Americans are always so shocked when the violence happens in our backyard, as in school shootings or Timothy McVeigh-style bombings or police brutality against unarmed Occupy protesters.

We’re shocked when our soldiers, “our boys,” commit atrocities while serving in the armed forces abroad.

But how can we expect our boys to be immune to the general atmosphere of violence that we all live and breathe—young boys and men in particular?

People like to argue about whether playing countless hours of shoot-em-up video games results in more violent youth.

All I can tell you is that the military now uses video game technology to teach warfare to young soldiers, and one of the goals is precisely to overcome the natural human aversion to killing, especially killing those who haven’t done you any harm.

Lt. Col. David Grossman

In the class I teach periodically on gendered violence in military culture and war, we read excerpts from the work of Lt. Col. David Grossman, who maintains a website called “Killology.com.

Grossman, a psychologist who has become one of the most sought-after military and police trainers in the U.S., if not the world, defines “killology” as “the study of the reactions of healthy people in killing circumstances (such as police and military in combat) and the factors that enable and restrain killing in these situations.”

Grossman began his career teaching soldiers and police officers “the psychological techniques needed to develop Mental Toughness, a Survival Mindset, and a Hardened Focus,” integrating “psychological skills with physical and tactical training… to achieve maximal performance excellence as a modern warrior.”

Interestingly, now he not only offers training in the psychological “hardening” necessary to become a socially sanctioned killer—ie, a soldier–but also has begun to write and speak out against media violence, which, he says, teaches children to kill.

I think he would agree that what happened at Abu Ghraib a few years back, or in Afghanistan this week, when ordinary American soldiers go haywire and start torturing and killing civilians, is not just a case of a few bad apples.

If we allow our kids to grow up playing “harmless” violent games that are ever more realistic, gripping their imaginations and giving them access to the bloodthirsty, adrenalin high of killing, we can’t expect them to be agents of peace, especially when, as soldiers, they are further trained for war and given real weapons and the authority to use them.

My heart bleeds for the victims of this latest massacre in Afghanistan.  I can hardly imagine the pain of the survivors of the family of nine children and their mother annihilated all in one foul blow.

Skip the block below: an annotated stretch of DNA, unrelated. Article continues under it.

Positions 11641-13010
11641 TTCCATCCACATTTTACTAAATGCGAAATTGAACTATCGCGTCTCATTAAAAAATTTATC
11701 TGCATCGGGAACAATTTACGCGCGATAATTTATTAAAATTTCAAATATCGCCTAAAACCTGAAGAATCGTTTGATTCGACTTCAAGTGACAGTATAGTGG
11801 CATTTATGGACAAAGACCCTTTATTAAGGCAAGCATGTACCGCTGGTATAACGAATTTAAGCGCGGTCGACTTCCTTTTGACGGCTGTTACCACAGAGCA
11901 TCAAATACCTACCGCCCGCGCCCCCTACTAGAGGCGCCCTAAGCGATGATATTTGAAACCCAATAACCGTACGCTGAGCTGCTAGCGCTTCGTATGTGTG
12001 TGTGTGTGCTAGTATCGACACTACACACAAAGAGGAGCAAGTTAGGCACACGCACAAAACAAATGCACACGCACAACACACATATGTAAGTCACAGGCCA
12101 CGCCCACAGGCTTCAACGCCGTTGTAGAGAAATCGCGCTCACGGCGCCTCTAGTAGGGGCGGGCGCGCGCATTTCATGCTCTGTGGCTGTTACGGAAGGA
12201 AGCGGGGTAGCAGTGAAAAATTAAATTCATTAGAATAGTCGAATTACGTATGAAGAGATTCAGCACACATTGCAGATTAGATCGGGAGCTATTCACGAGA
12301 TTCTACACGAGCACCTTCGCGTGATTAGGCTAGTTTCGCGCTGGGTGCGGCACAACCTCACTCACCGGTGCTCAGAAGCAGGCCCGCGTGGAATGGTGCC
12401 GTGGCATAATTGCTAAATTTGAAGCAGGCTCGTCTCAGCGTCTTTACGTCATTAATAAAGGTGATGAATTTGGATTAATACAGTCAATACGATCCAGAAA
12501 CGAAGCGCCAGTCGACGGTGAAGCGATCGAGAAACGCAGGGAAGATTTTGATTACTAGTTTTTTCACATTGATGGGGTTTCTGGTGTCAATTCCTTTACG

They aren’t the first, and they won’t be the last innocent bystanders to be caught in the crossfire of a senseless war.

I think of the many other places in the world where civilians have been caught in the crossfire of baleful enemies: Central and South America in the 1970s and 80s, when the US and USSR funded proxy wars that wreaked havoc with innocent local communities; current conflicts in Africa and the Middle East that are really about the control—by outsiders, the same old Great Powers–of ever-shrinking resources; the list goes on.

Like the Russians before them, the American military is preparing to throw up its hands and give Afghanistan back to the warlords.

It will be a disaster for the women and girls there, who had begun to hope that a more liberal mindset might prevail and help them shake off the bonds of radical Islamic gender-based oppression.

Perhaps it is up to the women of the world to rise up together to insist that our men and boys stop pouring so much time, energy and money into creating and using lethal weapons, and representations of violence.

We have seen what happens when we let boys be boys and play with their guns, real or virtual.

Can we afford to stand by and watch the endless replay of rapes, homicides, massacres, the endless parade of crippled bombing victims, the burned, the sightless, the psychologically damaged for life?

I am losing faith in the ability of the men in charge to solve this problem.

Back to Lysistrata!

If we want life, we women have to walk boldly forward and manifest our visions of peace, security and cooperation.

We need to create a procession of the world’s women, those who will stand up for peace and nonviolence—a procession so long, so wide and so loud that it cannot be ignored.

Women of the world, the future is in your hands.  What will you do with it?


May Day Mutiny: Radical Transformation Rises

Today is our “spring forward” day in the U.S., when we move the clocks forward an hour thus “losing an hour” in the morning, but gaining an additional hour of light at the end of the day.

It’s a beautiful sunny day here in Massachusetts, with birds singing their love songs in the trees, and the sap rising steadily in the thick sugar maple forests.

It’s hard to feel gloomy or pessimistic on a day like today, with our great source energy, the Sun, shining so brilliantly and steadily down on us.

Even contemplating the social landscape, it seems that there are reasons to be hopeful.

Last night I attended a brilliant one-act play by a Bard College at Simon’s Rock senior, sensitively and with almost painful honesty focusing on the relationship between a pair of best friends, 15-year-old girls, as one of them goes through a secretive, excruciating home abortion.

At the talk-back after the play, the author, who also played the lead, said she wrote the play because it was so clear to her that young women’s voices need to be heard more broadly in the theatrical world—not just as love objects written by men.